I used to always take the shortcut of using the boxed or canned broths when I made soup. Then, I read two interesting and, sometimes contradictory, articles on making your own stock. The first one was Michael Ruhlman's and he proposed making it in the oven. It seemed like a much simpler method than simmering on the stove all day so I tried it with the turkey at Thanksgiving. I also read an article called "Stock Tips" by Janet Fletcher of the San Francisco Chronicle. Between the two articles, I came up with my own method - a mishmash of everything I'd read.
I L o v e H o m e m a d e S t o c k. It is completely worth the effort.
Just this week, I made ham stock with two ham bones I'd frozen a few weeks ago. I guess it would be more honest to say that I helped make it. MrWurdi stepped up and pitched in with this one. I've been working way too much and he picked up the slack, repeatedly, on the making of the ham stock.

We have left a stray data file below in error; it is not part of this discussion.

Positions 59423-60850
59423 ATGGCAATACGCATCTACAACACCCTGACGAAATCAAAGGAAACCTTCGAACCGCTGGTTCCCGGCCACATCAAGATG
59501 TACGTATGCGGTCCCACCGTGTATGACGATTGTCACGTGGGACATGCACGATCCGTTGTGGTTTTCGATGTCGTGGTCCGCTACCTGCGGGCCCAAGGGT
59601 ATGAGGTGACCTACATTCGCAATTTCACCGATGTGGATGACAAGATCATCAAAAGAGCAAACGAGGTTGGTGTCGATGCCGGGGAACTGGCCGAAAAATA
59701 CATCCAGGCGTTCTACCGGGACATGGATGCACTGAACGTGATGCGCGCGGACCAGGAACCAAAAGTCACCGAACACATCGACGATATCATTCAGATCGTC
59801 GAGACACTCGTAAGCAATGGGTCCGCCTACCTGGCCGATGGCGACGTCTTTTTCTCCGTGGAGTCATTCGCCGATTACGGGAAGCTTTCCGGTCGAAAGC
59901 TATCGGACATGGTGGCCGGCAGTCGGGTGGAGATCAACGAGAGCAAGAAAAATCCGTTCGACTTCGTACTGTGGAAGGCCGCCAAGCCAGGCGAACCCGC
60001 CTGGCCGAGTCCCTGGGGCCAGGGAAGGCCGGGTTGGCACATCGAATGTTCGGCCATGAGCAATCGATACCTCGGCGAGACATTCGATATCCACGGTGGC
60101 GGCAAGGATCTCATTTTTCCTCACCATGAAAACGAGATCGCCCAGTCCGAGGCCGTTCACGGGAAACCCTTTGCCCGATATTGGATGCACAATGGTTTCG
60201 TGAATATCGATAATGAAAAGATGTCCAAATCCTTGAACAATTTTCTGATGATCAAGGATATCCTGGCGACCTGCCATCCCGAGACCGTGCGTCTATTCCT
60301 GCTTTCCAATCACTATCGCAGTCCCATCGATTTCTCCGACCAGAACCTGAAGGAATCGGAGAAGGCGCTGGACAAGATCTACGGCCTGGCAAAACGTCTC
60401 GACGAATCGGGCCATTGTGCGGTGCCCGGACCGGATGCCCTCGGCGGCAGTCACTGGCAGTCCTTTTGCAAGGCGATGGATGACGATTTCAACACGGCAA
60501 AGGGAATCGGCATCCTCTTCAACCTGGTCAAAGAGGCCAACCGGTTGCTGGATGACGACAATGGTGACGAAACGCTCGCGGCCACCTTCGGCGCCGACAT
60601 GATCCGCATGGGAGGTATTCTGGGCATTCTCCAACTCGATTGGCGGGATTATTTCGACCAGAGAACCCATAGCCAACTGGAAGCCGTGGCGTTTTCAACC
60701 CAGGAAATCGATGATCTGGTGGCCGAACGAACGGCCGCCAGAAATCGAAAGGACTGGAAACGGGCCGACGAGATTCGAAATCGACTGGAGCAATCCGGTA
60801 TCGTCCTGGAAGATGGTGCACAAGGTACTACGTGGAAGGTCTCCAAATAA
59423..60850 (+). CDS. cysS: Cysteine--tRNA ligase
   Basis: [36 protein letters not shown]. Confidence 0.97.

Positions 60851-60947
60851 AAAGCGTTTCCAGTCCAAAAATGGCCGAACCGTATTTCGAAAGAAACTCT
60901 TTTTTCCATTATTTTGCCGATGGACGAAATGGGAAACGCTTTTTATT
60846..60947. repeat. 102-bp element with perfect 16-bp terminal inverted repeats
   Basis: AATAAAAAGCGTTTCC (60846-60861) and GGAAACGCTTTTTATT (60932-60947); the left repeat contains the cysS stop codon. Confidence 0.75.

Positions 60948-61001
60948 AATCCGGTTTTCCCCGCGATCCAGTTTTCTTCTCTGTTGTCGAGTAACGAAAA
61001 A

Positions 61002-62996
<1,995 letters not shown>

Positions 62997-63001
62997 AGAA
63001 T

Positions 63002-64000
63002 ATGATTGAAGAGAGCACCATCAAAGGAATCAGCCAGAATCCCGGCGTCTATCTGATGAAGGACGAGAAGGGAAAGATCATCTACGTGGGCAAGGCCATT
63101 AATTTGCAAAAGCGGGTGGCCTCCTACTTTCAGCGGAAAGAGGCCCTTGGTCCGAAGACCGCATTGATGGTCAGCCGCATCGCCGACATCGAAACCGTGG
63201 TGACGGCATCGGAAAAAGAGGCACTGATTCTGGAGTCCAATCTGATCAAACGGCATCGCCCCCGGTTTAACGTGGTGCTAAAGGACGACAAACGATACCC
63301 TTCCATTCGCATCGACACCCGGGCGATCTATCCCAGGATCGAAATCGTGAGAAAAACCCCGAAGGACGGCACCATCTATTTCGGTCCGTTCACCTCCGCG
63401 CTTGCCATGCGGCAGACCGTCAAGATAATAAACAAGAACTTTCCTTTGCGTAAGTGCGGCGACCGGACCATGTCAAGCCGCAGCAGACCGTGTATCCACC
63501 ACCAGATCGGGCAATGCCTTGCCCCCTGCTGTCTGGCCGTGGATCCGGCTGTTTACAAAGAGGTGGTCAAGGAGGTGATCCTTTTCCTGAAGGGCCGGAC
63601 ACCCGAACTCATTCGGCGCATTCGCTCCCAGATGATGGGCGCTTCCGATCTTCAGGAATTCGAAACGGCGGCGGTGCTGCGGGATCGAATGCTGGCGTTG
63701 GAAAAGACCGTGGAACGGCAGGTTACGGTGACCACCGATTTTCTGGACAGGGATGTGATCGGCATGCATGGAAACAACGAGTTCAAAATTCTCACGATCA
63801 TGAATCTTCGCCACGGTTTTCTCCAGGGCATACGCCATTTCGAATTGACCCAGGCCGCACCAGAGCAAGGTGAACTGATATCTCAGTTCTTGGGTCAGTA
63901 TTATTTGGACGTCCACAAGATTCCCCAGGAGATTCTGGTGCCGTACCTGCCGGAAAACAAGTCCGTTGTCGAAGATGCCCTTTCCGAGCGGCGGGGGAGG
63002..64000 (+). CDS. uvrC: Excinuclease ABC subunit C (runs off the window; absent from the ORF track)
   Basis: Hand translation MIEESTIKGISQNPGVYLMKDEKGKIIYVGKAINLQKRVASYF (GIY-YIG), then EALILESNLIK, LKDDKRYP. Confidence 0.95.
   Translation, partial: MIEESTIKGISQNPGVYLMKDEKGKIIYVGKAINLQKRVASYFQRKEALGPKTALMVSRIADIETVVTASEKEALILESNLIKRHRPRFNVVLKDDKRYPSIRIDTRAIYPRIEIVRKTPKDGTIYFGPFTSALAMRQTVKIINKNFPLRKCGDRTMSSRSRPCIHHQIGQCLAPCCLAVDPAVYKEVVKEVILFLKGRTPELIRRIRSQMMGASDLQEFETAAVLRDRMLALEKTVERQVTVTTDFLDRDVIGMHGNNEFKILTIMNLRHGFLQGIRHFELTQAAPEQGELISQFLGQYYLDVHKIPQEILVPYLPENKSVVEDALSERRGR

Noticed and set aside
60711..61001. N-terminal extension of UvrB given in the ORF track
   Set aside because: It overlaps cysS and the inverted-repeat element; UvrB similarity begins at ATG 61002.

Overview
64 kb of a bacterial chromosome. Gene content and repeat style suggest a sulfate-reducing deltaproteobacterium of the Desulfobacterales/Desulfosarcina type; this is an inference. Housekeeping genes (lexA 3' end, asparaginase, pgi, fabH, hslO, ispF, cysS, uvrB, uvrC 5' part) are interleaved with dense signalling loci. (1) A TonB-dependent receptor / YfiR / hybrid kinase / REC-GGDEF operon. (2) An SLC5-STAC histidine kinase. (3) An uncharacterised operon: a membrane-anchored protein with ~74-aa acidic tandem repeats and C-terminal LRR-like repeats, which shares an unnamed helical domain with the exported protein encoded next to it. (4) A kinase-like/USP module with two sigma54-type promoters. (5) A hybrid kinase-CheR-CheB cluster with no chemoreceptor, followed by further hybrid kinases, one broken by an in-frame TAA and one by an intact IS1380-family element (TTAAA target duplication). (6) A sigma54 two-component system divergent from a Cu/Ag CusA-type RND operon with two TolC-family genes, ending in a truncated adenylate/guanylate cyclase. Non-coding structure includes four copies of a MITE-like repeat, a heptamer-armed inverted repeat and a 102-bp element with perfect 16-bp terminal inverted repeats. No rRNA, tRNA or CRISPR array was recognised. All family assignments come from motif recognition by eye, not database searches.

Today, I wanted to make split pea soup so I consulted about forty recipes and came up with a recipe I could almost call my own. I probably need to give credit to those other forty but I couldn't tell you what ideas came from which cookbook, website, or recipe card so I'll just say, "Thanks, everyone!"
I would like to note, for the record, that I did not talk to Duchess Jane while making this soup and, so, managed to avoid scalding my face.
Here's what I did:
Ima Wurdibitsch's Split Pea Soup
1 Tbsp. canola oil
1 medium onion, chopped
1 big handful of baby-cut carrots, cut into 1/4-inch dice***
1 pound dried split peas
About 3 quarts of ham stock
2 bay leaves
Salt and pepper, to taste
1 cup diced ham
In a large heavy pan, saute onions and carrots in oil until they get a bit soft. Then, add the peas, stock, and bay leaves. Simmer, uncovered, stirring occasionally, for about three hours. When the peas get soft, run your immersion blender (finally got one!) through it a bit to let some of the peas thicken the soup. Add the diced ham and continue simmering and stirring, until the ham is heated through. Discard the bay leaves.
This recipe fits the criteria for the Weight Watcher's Core Plan.
Here's a picture of the finished soup. It's in a really small bowl so, for size reference the carrot pieces are about a quarter-inch big.
*** If you're not familiar with the baby-cut carrot conspiracy or the response from the World Carrot Museum, click the links!